During an emergency Politburo meeting Saturday, Kim also declared a state of emergency in the Kaesong area and “clarified the determination of the Party Central Committee to shift from the state emergency anti-epidemic system to the maximum emergency system and issue a top-class alert,” KCNA said.

It quoted Kim as saying there was “a critical situation in which the vicious virus could be said to have entered the country.” Kim said he took “the preemptive measure of totally blocking Kaesong City and isolating each district and region from the other” on Friday afternoon after receiving the report on it, according to KCNA.

Analyst Cheong Seong-Chang at the private Sejong Institute in South Korea said a thorough lockdown in Kaesong would make it difficult for a potential virus outbreak to spread beyond the city. But he said virus fears would engulf North Korean leaders.

“The anxiety and fears about COVID-19 spreading in the North Korean leadership would be much bigger than outsiders can roughly speculate because the country lacks test kits and has virtually no facilities to treat virus patients,” Cheong said.

The Politburo meeting also discussed the “loose guard performance” at the border area where the suspected patient crossed over to North Korea, KCNA said.

It said that Kim and other leaders were briefed on the results of an intensive investigation of a military unit responsible for the border crossing and discussed administering “a severe punishment.”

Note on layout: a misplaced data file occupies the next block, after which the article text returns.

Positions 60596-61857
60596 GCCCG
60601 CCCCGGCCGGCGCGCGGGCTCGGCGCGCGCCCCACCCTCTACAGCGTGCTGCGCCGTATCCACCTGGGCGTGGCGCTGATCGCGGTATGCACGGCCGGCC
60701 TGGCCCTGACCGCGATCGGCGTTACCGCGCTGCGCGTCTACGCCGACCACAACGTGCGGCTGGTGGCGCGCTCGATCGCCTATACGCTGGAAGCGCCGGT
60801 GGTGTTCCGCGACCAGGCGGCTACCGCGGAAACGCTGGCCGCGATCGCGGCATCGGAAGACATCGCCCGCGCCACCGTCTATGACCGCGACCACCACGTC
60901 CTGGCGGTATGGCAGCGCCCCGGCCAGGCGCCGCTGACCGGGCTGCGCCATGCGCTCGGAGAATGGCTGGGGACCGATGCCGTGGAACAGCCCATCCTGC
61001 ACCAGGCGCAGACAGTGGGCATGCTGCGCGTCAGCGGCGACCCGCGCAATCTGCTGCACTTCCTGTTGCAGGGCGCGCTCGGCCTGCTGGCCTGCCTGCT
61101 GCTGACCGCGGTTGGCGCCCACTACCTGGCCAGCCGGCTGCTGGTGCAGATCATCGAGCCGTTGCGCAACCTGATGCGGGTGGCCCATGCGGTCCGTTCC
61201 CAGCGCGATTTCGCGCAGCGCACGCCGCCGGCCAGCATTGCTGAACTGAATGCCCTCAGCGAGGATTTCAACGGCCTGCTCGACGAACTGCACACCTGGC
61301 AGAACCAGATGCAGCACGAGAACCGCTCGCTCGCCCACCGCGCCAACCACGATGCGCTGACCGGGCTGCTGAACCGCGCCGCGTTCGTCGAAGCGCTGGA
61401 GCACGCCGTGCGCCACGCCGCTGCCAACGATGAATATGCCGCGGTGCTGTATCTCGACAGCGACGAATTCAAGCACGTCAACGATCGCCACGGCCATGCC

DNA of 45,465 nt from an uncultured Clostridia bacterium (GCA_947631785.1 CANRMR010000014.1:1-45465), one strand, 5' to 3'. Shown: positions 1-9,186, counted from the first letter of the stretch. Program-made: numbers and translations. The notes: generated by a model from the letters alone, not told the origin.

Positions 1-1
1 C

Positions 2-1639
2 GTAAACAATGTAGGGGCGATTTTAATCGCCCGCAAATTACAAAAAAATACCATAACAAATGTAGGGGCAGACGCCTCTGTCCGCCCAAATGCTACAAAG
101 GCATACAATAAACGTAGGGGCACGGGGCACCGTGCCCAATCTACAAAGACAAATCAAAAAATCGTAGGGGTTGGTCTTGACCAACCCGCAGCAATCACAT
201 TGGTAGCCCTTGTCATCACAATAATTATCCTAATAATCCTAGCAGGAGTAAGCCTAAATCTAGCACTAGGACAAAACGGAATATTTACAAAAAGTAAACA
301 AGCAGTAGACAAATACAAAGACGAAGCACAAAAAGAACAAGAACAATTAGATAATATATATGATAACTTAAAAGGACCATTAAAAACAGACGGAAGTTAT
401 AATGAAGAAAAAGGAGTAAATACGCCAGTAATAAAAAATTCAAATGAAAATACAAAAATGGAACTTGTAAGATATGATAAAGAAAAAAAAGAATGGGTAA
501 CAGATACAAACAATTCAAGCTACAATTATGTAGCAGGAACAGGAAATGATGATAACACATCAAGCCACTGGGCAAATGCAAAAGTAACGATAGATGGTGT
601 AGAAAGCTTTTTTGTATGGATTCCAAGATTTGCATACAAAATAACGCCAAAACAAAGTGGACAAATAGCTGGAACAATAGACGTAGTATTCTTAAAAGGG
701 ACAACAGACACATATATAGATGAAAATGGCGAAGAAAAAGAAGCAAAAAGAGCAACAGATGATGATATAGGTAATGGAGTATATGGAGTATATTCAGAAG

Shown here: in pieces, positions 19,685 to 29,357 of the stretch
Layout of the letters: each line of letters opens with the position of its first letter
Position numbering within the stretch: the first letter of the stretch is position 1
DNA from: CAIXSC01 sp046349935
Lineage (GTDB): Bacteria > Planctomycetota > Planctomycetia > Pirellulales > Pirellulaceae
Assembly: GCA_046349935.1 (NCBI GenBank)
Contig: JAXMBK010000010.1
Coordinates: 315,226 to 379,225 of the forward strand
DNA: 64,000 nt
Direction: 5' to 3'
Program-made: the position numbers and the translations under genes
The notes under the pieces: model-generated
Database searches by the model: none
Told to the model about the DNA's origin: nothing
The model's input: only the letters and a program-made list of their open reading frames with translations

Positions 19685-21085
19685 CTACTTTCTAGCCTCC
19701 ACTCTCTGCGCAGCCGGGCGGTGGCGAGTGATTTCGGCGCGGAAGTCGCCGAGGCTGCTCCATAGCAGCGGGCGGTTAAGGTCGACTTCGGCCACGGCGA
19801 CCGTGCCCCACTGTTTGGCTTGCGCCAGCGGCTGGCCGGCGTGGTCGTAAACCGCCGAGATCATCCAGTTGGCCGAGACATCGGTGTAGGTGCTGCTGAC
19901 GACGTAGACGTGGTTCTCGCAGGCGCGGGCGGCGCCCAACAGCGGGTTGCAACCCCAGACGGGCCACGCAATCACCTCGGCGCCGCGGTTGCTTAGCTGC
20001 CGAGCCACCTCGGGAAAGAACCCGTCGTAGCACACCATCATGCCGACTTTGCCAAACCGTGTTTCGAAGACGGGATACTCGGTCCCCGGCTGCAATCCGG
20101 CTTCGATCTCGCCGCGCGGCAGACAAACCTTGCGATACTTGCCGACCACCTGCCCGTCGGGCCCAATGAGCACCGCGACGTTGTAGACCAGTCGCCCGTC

More than 33,000 North Koreans have fled to South Korea over the past 20 years to avoid poverty and political suppression, mostly via China. But it is highly unusual for North Korean refugees to return to their impoverished, authoritarian homeland by crossing the mine-strewn inter-Korean border.

South Korea’s military said later Sunday that its investigation into who crossed the border into North Korea was being narrowed down to a single, unidentified person. A military statement said authorities were examining footage recorded by front-line surveillance equipment, but it gave no further details. Some observers said authorities likely tried to determine who has been missing since last week among North Korean refugees in South Korea, especially among those originally from Kaesong.

“Blaming an alleged return defector for bringing COVID-19 into the country is likely intended to shift blame for spread of the virus away from China and Pyongyang and on to Seoul,” said Leif-Eric Easley, a professor at Ewha University in Seoul.

“This may also be a tactic for ratcheting up diplomatic pressure on (South Korea) and trying to further dissuade North Koreans from defecting to the South,” he said.

Cheong, however, said it was unlikely that the North’s claim of the person crossing the border was false because it couldn’t punish its own military unit with a fabricated announcement. He said North Korea was unlikely to resume dialogue and exchanges with South Korea until it is confident about containing a possible virus outbreak.